The Financial Industry Regulatory Authority is examining certain registered reps who received loans through the government’s Paycheck Protection Program (PPP), according to a letter obtained by WealthManagement.com. Securities attorneys and analysts say the scrutiny concerns reps with outside businesses who took loans for those entities but never disclosed the existence of those businesses to their member firms.
The letter, which was sent to an unnamed recipient, says the agency’s National Cause and Financial Crimes Detection Programs is looking into the receipt of the loan in an attempt to gauge “whether violations of the federal securities laws or FINRA rules have been violated.”
Among other things, the letter asks the recipient to provide answers and documentation on whether they took any type of federal coronavirus relief, their compensation since October 2019, as well as identifying and describing any outside business activity the rep has engaged in since 2015, and whether that activity was disclosed to their member firm. The agency asked for a response by Feb. 3.
Max Schatzow, an attorney with Stark & Stark’s Investment Management and Securities Group and the author of the investment advisor blog AdviserCounsel, said there could be numerous recipients receiving similar letters. He suggested that the unnamed representative could have applied for the loan through a hybrid RIA, or for an entirely unrelated business.
FINRA Rule 3270 says registered representatives cannot be employed, contracted or compensated for any business activity “outside the scope of the relationship with his or her member firm, unless he or she has provided prior written notice to the member.” Agency guidance also indicates that in some situations, FINRA can request testimony and documentation on a rep’s outside business activities if an investigation concerns a “connection” between the rep’s outside business and their member firm. But Schatzow said he failed to understand the relevance of a rep getting a PPP loan for outside business activity.
“Under Rule 3270, a representative just has to provide written notice to their employer of the existence of the business,” he said. “Whether this outside business is successful, I don’t see it as being highly important to whether or not a person is ethical or moral, or is trustworthy. I don’t think it’s so telling.”
The PPP was originally included in the CARES Act last year, which Congress passed in late March as an attempt to offset the economic strife of COVID-19’s spread. The initial process proved difficult for advisors, and applicants raised concerns about how to apply and whether pursuing a loan application was ethically sound. In all, nearly 2,000 financial advisory firms received a PPP loan.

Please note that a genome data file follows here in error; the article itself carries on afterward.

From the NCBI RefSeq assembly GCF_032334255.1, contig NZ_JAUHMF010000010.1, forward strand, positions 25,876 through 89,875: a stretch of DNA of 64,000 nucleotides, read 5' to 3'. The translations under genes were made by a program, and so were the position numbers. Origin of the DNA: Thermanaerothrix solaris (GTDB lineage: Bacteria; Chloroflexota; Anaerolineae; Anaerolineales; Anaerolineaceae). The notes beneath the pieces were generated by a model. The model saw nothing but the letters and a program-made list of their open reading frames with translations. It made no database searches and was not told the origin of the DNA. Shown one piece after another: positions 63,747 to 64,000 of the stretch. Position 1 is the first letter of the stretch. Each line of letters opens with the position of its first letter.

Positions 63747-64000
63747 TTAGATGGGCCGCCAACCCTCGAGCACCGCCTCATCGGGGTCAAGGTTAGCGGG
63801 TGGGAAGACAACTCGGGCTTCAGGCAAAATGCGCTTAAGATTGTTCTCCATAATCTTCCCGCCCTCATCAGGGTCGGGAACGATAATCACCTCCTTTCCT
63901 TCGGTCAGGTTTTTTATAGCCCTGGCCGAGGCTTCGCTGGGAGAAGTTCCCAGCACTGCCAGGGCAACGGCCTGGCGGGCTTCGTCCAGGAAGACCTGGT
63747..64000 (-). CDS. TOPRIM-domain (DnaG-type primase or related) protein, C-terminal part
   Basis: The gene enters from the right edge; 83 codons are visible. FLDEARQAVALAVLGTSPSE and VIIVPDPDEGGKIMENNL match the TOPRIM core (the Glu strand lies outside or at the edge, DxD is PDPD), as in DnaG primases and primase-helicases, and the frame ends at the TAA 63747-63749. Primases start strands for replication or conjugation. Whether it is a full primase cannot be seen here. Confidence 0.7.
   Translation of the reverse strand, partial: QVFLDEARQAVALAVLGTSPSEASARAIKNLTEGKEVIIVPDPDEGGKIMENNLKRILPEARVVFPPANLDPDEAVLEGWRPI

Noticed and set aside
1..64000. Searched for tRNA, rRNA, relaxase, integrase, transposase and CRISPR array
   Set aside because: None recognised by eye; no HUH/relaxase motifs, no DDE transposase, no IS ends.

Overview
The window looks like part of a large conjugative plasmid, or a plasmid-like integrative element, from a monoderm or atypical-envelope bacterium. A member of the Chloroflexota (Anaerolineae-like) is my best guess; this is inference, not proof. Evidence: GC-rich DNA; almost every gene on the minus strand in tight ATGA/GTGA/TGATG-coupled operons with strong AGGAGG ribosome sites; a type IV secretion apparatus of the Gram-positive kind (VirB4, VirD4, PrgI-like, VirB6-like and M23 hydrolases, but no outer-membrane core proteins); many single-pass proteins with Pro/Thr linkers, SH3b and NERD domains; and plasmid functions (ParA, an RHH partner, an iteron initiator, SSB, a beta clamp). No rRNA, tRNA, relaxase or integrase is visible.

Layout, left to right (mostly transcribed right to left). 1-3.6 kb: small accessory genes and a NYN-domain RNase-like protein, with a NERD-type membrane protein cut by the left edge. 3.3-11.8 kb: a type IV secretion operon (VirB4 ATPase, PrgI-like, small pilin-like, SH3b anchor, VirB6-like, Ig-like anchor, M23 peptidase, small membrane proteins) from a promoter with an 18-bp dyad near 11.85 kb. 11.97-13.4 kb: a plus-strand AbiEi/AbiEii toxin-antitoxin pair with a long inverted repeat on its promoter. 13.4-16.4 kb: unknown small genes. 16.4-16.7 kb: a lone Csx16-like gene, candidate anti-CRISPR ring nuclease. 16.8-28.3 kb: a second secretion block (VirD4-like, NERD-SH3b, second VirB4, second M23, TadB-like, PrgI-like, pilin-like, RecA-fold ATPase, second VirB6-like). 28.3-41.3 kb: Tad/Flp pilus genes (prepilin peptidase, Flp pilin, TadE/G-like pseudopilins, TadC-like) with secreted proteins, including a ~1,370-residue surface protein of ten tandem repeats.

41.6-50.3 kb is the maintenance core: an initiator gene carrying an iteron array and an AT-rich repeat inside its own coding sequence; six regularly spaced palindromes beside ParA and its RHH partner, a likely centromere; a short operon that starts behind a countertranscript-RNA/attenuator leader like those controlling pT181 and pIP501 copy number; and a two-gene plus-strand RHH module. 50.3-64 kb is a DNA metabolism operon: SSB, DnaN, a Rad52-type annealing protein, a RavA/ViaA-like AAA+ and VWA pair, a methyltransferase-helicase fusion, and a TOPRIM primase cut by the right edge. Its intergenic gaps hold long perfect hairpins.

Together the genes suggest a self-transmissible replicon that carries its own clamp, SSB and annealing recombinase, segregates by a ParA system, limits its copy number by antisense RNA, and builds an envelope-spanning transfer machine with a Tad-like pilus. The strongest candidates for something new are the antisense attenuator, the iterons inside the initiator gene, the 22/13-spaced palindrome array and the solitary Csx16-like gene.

In a statement, a FINRA spokesperson confirmed that reps with undisclosed activity were the focus of the letters, not firms. Additionally, the spokesperson stressed that the letter in question was not part of a targeted FINRA examination or “sweep,” which are “used to focus examinations and pinpoint regulatory response to emerging issues,” according to the agency’s site.
“FINRA is proactively looking at registered representatives that obtained loans through undisclosed outside business activities,” the spokesperson said. “It is core to FINRA's mission to detect, deter and investigate potential fraud.”
Bill Singer, a securities attorney and author of the BrokeandBroker.com blog, said the regulatory agency had steadily widened the scope of outside business activity that could be assessed under its rules, with FINRA’s interest likely emanating from a rep’s disclosure lapses.
“My understanding is FINRA is investigating some of these matters, not that these individuals have defrauded the government,” he said. “But the interest is, ‘how can you get a loan for a business during the pandemic if you’ve never notified your employer you’re engaged with an outside business activity?’”
Securities attorney Richard Roth echoed the idea that FINRA was probing this disclosure issue, saying the PPP loans were acting as an indication that a certain rep may have business activity they hadn’t properly detailed to their member firm. Roth questioned how firms were finding this information out in the first place, suggesting that a requirement to disclose other businesses on the PPP loan application could be the reason.
“If you disclose you had an outside business activity, you’re allowed to get a loan from the federal government; there’s nothing wrong with it,” Roth said. “If they don’t know it, then in fact, it’s bad, and it may be making more public the outside business activities that are undisclosed. That’s the risk they have.”
But Schatzow wondered whether the letter’s demands supported the idea that the agency’s concerns were solely about disclosure. According to the letter, the rep in question would need to relate the outside business’s purpose, activities, the rep’s position in it, as well as any compensation and interest the rep has in it. To Schatzow, the agency’s probe extended beyond whether or not the rep had a business they failed to disclose.
“My only assumption is they’re going to question the merit and your need to apply for the loan program,” he said.
But even if a rep’s outside business activity was disclosed to their member firm, both the rep and that firm should be prepared for increased interest from securities regulators if that rep’s PPP loan was to come under scrutiny by the Small Business Administration (SBA), which ran the program, according to Dan Bernstein, chief regulatory counsel at the Hamburger Law Firm and MarketCounsel.
“If the first person that takes issue with it is the SBA or whatever, saying that ‘you took this for a fraudulent purpose,’ especially once we see that word ‘fraudulent,’ the firm should be ready for the next step, which is the SEC or FINRA coming in and saying ‘one of your reps was involved in a financial fraud,’” Bernstein said.